Über den Autor
Maarten Ditzel was born in Hattem, the Netherlands, on September 15, 1975. For his secondary education he attended the Gymnasium Celeanum in Zwolle and the Johan van Oldenbarnevelt Gymnasium in Amersfoort, where he obtained his diploma in 1993. The same year he started studying Electrical Engineering at Delft University of Technology. In 1998 he obtained the M.Sc. degree with honors in the field of micro-electronics. His thesis project dealt with the design and implementation of a processor core for a hybrid spread-spectrum transceiver and was carried out in the Circuits and Systems (CAS) group led by Prof. Ralph Otten. In 1998 Maarten started his research towards a Ph.D. degree at Delft University of Technology in the DIOC (Delft Center for Interfaculty Research) program Ubiquitous Communications, which resulted in this dissertation. During his Ph.D. he spent a month at IMEC (Interuniversity MicroElectronics Center), Leuven, Belgium. In addition, he worked for three months as a visiting scientist at Lucent Technologies, Bell-Labs Innovations, Murray-Hill, NJ, USA. Also during his Ph.D. research, he co-founded the student association MEST (Micro-Electronics and Silicon Technology). In October 2003 he was appointed to his current position as a researcher at the Physics and Electronics Laboratory of the Dutch Organization for Applied Scientific Research.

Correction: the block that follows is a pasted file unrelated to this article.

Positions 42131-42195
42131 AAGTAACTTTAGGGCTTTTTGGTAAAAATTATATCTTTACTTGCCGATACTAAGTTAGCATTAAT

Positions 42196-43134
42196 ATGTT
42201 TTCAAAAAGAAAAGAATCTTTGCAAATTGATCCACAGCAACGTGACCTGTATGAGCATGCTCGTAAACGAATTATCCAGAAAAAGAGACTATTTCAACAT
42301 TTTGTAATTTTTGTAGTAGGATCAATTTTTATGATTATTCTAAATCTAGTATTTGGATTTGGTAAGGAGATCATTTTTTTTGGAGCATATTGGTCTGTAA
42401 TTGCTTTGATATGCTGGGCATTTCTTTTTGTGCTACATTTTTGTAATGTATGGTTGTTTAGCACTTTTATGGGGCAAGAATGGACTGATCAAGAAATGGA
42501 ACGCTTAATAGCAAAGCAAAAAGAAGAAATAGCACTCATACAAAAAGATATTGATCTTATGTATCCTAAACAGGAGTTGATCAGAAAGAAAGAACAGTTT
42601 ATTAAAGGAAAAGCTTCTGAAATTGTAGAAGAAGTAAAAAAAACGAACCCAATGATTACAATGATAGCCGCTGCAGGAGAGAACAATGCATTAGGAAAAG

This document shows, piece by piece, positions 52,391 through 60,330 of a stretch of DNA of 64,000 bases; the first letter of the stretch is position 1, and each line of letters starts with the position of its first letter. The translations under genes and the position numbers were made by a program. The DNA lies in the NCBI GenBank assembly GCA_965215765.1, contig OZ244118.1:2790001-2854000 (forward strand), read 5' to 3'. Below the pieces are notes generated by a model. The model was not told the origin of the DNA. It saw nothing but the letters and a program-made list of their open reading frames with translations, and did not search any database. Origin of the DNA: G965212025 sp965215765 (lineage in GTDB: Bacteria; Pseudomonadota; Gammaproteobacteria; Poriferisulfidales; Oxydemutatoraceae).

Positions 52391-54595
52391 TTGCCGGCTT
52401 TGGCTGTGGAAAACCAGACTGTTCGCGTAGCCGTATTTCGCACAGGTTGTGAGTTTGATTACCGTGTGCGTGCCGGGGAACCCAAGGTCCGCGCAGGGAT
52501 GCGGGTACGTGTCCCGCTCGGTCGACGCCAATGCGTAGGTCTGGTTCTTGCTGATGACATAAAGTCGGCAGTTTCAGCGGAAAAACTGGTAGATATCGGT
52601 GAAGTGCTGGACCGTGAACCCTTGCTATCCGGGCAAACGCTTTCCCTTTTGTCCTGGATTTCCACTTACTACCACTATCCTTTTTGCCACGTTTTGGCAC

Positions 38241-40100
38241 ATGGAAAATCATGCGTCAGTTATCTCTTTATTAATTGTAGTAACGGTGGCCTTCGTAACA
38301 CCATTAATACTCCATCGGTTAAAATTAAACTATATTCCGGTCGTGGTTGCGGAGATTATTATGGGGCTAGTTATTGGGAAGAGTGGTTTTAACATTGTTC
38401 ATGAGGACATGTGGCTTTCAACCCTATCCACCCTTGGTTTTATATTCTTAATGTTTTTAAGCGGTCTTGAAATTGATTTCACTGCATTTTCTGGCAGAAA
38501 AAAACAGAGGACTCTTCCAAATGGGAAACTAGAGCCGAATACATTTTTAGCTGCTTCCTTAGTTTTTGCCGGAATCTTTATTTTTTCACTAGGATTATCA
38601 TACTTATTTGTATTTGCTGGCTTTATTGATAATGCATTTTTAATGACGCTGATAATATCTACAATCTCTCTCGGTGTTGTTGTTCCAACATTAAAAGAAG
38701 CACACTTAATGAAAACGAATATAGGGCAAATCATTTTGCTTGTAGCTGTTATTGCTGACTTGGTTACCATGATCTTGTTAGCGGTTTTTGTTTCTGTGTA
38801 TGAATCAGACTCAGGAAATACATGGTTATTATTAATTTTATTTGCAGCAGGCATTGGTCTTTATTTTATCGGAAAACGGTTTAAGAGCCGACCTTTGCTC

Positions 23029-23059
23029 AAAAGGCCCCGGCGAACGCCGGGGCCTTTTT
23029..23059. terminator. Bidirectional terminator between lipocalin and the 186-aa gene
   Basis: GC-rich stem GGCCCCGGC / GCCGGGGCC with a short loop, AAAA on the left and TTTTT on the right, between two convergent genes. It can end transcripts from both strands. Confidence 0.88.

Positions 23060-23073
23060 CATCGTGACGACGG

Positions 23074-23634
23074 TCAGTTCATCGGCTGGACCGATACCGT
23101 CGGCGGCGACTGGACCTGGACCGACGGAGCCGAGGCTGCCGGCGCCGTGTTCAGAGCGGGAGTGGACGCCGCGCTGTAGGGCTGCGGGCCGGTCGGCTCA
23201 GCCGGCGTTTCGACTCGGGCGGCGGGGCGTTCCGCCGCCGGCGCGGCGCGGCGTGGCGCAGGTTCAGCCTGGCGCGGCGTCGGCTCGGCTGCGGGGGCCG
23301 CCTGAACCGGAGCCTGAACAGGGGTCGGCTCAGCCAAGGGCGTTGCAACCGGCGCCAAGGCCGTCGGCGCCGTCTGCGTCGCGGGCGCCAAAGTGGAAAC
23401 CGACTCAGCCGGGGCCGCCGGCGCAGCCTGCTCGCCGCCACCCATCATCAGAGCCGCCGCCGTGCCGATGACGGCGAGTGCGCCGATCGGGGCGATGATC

This superb text provides a systematic way to support the system architect in this job. Therefore, an iterative system-level design approach is defined where iterations are based on fast and accurate estimations or predictions of area, performance and energy consumption. This method is illustrated with a concrete real life example of multi-carrier communication. This book is the result of a Ph.D. thesis, which is part of the UbiCom project at Delft University of Technology.
1 Introduction. 1.1 High-level system design. 1.2 Power as design constraint. 1.3 Application. 1.4 Outline.
2 Design trade-offs 2.1 Introduction. 2.2 Area estimation. 2.3 Delay estimation. 2.4 Power estimation. 2.5 Area, delay, power trade-offs. 2.6 Summary.
3 Architecting with uncertainties. 3.1 Introduction. 3.2 Application model. 3.3 Architecture class. 3.4 Hardware-software partitioning. 3.5 Extension to multiple algorithms. 3.6 Dealing with uncertainty. 3.7 C to SystemC conversion. 3.8 Summary.
4 Multi-carrier communications. 4.1 Introduction. 4.2 Multi-path channels. 4.3 Principles of multi-carrier modulation. 4.4 Optimal energy assignment. 4.5 Quantization level. 4.6 Clipping level. 4.7 Summary.
5 Application. 5.1 Introduction. 5.2 Transceiver specification. 5.3 Implementation alternatives. 5.4 Summary.
A Ubiquitous Communications. A.1 Applications. A.2 Necessities and consequences. A.3 Preliminary choices.
B Mixed integer programming. B.1 Linear programming. B.2 Mixed integer programming. B.3 Boolean algebra.
C Possibilistic linear programming. C.1 Introduction. C.2 Fuzzy objective coeffcients. C.3 Fuzzy objective, constraint and limit coeffcients.
Bibliography. References. Index.
Provides a design methodology for data-dominated electronic systems, rather than a collection of particular designs
Provides a high-level design method to help the designer find a balance among competing design objectives
The design method provided finds an optimal solution to the hardware-software partitioning problem by means of mathematical programming
The resulting partitioning is optimal with regard to energy consumption, chip area or latency (execution time)
As a relevant and illustrative vehicle, the design methodology is applied to the design of an OFDM transceiver